Newborn BabyThe foundational unalienable right is life. The beginning of each new life, however, can be greeted with joy or dismay and can take place within the happiest of circum- stances or the most tragic. Pregnancy is a reality that can become a choice at a personal level between these two views as an inevitable and binding decision is some- times made by the mother, and perhaps the father as well, regarding the life of the child. In abortion the unalienable right of life is arbitrarily taken from the child.

The parents also step into a worldview. If they recognize the child has a right to live, they realize, however unwittingly, that this right is not theirs to take. If they will not concede the right of the child to live, they acknowledge there is no right to life, and that it may be peremptorily stripped at will.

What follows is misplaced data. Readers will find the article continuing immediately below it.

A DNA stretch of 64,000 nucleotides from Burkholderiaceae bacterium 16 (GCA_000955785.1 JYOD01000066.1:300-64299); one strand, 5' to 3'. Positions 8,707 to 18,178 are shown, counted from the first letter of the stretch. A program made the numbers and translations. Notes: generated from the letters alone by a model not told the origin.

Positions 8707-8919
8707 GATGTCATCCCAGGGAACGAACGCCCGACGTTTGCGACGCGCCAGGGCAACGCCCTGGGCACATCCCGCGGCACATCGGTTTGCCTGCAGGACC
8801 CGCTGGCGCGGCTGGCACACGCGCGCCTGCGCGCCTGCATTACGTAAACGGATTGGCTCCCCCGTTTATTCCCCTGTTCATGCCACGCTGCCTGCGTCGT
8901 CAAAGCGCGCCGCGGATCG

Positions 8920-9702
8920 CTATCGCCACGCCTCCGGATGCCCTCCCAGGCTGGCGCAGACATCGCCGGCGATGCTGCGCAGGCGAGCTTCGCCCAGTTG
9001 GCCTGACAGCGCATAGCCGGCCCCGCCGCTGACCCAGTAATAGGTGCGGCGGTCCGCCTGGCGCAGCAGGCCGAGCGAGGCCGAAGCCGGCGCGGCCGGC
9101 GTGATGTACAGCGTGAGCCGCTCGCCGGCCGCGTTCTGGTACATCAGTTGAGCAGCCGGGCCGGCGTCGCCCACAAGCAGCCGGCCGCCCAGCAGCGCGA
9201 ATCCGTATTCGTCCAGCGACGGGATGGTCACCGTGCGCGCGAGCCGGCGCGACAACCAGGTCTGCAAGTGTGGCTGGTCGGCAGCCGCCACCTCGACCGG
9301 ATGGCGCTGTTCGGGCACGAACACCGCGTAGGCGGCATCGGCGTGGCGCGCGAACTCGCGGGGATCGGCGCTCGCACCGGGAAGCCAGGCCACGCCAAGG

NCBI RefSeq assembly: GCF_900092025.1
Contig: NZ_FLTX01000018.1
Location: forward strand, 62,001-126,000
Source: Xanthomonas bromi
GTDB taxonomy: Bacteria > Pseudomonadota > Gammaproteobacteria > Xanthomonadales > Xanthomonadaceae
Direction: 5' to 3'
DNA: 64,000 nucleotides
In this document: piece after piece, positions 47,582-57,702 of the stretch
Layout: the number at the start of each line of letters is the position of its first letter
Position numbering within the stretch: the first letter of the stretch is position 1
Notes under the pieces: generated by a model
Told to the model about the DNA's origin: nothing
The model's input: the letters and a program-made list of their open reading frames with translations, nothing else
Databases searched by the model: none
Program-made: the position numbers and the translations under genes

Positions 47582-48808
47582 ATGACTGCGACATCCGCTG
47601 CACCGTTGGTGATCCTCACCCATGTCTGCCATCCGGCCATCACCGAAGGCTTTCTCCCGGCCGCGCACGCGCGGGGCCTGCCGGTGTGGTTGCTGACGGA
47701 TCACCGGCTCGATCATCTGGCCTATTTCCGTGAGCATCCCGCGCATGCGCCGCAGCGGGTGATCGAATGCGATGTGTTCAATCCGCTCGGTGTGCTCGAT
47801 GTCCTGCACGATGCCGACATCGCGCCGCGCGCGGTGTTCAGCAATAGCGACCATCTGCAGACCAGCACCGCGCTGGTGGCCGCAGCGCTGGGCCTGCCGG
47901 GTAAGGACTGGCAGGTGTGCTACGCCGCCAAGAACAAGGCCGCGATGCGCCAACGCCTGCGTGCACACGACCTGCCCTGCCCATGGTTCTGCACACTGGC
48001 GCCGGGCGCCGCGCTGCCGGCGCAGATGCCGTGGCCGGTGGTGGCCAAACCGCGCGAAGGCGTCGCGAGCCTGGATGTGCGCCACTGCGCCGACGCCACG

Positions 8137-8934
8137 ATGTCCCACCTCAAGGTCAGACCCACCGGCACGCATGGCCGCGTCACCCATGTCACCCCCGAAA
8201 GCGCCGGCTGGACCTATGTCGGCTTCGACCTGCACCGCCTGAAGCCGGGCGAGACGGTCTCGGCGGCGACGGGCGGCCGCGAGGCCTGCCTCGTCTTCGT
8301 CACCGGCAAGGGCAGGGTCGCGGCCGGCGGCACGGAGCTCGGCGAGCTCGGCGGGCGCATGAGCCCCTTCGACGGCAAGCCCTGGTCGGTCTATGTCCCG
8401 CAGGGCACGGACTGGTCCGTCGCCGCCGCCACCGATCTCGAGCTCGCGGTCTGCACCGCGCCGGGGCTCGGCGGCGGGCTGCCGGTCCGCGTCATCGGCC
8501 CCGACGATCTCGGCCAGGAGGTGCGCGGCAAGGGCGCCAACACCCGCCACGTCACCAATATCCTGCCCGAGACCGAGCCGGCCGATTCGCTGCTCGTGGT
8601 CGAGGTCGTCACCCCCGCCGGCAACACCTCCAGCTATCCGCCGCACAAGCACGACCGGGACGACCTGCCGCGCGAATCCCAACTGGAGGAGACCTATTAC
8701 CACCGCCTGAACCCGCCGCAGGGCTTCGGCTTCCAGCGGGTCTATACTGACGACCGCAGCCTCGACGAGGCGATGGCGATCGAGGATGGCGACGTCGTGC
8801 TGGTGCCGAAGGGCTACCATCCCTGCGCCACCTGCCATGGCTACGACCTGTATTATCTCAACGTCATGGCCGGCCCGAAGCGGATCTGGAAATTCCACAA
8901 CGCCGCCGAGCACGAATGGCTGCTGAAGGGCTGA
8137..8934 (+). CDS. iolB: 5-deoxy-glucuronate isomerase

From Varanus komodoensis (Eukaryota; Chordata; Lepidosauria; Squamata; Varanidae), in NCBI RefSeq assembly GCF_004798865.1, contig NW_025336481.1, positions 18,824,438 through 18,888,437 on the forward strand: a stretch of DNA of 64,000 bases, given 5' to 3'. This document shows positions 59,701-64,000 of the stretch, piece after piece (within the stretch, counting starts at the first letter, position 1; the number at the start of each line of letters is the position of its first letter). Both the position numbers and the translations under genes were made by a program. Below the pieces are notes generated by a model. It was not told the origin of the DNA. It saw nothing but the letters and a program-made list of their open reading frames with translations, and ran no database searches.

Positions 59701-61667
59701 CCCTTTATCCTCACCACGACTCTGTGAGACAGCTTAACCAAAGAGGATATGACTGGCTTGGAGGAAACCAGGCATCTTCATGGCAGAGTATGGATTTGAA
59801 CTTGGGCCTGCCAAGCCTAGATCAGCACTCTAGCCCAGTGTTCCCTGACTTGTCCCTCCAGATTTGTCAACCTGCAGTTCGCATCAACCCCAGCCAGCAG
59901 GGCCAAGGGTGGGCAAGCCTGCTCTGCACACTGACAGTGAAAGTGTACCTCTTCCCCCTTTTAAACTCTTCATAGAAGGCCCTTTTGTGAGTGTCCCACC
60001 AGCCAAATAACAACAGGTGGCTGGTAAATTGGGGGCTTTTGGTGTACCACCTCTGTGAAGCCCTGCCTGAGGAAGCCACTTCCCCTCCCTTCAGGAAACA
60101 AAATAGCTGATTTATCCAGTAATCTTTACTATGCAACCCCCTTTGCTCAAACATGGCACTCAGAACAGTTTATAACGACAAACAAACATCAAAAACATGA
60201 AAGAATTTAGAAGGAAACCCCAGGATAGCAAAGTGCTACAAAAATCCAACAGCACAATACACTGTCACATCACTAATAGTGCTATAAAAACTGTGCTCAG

When government endorses the parents’ authority to decide if the unborn child shall live or die, the right to live is removed as an unalienable right to be secured by the government and instead becomes a right which the government can grant or remove at will. The focus is on the choice of the abortion rather than on the morality of abortion.

G. K. Chesterton in Orthodoxy uses the analogy of a shipwreck to describe our world. He begins the comparison in the essay, “The Ethics of Elfland,” in which he compares the good we see in the world to Robinson Crusoe’s salvaged items from his shipwreck.

…Crusoe is a man on a small rock with a few comforts just snatched from the sea: the best thing in the book is simply the list of things saved from the wreck.